Respect v. Hatred | Sep 1999

FMBR Editorial: Sep, 1999

Respect v. Hatred

Marshall Pease

In hate crimes such as the attack on the Jewish Community Center in Los Angeles there is clearly a total absence of respect for the anonymous victims who just happen to differ in some way. These crimes seem to be becoming ever more common in our country and the world. Many people have asked why this is happening and what can be done to stop the trend. Many possible causes have been put forward from the lack of adequate gun regulations to the prevalence of violence on the media and the decay of “family values.” It may be that all these factors are significant and are worth attention. However, I think the basic issue is much deeper. I suspect it is the loss of respect in our society at large. I am concerned here, not with the violent lack of respect so totally absent in a hate crime, but the little but persistent failures that pervade so much of what we do as a society.

In speaking of respect I mean the willingness to grant intellectual, moral and emotional space to anonymous others who have some identifiable difference from what is seen as the ideal. The crunch comes when the issue arises with people who are seen as symbols of beliefs and behaviors we think wrong. Note that granting space even to such people does not limit debate or even passionate argument. though it does fail when that argument degenerates into a shouting match or when, by whatever means, we refuse to hear what they are saying or consider why they are saying it. Such a blind refusal not only says they are wrong, but also that they have no right to be wrong! Whenever that happens, there is always the potential for a self-righteous descent into blind violence.

The real problem, it seems to me, is that this kind of respect is being generally lost in our society. It seems wholly missing whenever we act in behalf of our institutions. An institution, be it a political party, a corporation, a church, or in general any community of people united in a common purpose, has its own agenda. Too often it pursues that agenda blindly, measuring what it does only by its success vis-à-vis that agenda. By focusing single mindedly on its own goals, it fails to respect other communities with different or competing goals.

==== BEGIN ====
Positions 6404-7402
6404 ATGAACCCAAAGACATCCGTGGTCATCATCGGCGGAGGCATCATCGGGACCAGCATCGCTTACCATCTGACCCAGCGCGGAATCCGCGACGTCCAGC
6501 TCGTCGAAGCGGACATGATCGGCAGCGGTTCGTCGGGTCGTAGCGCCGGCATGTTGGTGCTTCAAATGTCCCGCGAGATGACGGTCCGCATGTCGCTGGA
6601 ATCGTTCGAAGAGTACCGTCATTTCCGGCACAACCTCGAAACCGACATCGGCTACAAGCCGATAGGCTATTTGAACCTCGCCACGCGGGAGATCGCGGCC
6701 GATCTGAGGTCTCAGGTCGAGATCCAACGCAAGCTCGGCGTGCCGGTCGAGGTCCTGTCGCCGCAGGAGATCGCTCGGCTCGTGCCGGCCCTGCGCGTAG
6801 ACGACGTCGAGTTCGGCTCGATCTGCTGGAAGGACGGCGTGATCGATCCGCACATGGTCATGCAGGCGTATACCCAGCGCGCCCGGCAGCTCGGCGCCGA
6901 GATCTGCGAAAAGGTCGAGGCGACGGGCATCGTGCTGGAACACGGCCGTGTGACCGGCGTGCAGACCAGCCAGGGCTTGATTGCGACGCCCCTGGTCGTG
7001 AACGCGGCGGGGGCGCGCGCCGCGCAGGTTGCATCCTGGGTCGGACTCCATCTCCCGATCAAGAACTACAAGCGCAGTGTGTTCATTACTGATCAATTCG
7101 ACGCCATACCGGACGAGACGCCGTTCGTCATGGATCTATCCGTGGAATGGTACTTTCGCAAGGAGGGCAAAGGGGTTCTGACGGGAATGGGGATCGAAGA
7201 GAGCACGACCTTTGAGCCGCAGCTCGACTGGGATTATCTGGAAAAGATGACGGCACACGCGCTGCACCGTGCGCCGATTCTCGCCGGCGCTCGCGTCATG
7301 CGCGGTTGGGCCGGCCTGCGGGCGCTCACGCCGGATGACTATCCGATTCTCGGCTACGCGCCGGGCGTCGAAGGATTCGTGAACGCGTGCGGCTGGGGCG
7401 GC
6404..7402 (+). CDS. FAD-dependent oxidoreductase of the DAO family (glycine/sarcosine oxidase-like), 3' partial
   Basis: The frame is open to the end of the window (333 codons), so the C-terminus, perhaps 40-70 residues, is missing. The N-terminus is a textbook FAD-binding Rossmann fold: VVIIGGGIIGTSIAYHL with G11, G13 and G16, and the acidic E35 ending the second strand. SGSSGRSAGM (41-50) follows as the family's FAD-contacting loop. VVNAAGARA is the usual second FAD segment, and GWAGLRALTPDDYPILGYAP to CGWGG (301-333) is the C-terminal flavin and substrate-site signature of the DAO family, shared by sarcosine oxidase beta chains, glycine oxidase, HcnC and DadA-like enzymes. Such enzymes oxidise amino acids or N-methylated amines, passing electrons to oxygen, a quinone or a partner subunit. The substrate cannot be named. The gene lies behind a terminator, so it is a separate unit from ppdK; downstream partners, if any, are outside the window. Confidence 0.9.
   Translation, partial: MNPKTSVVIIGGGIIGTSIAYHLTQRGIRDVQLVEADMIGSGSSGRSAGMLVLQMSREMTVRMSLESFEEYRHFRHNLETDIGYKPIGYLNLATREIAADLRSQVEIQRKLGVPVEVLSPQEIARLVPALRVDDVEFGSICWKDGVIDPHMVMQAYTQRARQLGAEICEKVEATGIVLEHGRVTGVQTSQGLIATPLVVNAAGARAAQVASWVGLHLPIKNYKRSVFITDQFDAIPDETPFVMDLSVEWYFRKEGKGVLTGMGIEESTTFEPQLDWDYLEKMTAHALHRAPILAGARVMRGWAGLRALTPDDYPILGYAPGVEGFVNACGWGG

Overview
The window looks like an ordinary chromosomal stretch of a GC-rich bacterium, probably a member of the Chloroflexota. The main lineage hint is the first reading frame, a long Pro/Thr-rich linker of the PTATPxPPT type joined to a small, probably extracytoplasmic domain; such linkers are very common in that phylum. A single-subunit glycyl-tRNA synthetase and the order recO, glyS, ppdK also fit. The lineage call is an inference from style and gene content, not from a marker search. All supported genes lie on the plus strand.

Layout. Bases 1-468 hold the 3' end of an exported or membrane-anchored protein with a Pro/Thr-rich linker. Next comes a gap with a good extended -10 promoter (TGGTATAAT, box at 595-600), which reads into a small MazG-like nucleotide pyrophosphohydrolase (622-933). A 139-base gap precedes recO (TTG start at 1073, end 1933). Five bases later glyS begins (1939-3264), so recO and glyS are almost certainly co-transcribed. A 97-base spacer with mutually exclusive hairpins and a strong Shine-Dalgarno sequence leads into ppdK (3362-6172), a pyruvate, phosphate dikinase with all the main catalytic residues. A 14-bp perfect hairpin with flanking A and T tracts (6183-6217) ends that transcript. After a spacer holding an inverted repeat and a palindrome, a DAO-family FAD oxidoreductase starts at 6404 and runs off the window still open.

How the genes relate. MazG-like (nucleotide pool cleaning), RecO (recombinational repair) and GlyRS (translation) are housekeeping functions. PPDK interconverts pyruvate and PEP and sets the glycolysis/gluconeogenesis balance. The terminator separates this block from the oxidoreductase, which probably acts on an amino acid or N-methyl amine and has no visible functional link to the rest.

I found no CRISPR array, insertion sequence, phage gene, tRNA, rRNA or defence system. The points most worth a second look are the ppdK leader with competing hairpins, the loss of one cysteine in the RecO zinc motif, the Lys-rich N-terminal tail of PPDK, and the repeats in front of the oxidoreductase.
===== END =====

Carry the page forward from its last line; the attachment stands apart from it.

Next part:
Consider, for example, what has become of political campaigning. In its focus on manipulating the electorate by thirty second sound bites and sloganeering, not to mention trashing the opponent, where is the respect for the opposing candidate or his party? Where is it even for the voters they seek to persuade?

Or consider advertising. Almost by definition, advertisements seek to manipulate the public into buying the product or using the offered service or conforming to the desired standard. Even when advertisements are not deliberately deceptive, it is only the utterly naïve who believes they tell the whole story. In this single-mindedness, where is the respect for the people who are targets of the pitch?

One could go on and make much the same argument of almost all areas of public dialog. The specific examples may, in themselves, do little harm. We have learned to be cynical about politicians and advertisements knowing that both are parts of our system. But I suspect the pervasiveness of the pattern of disrespect makes it easier for the unstable to see themselves as heroes – champions of virtue even as they contemplate becoming violent, and sometimes murderous. If so, the root cause of hate crimes lies at the very foundations of our society. Perhaps the only final answer is to change our society into one that recognizes the virtue, and the difficulties, of respect.

Marshall Pease, Sep 1999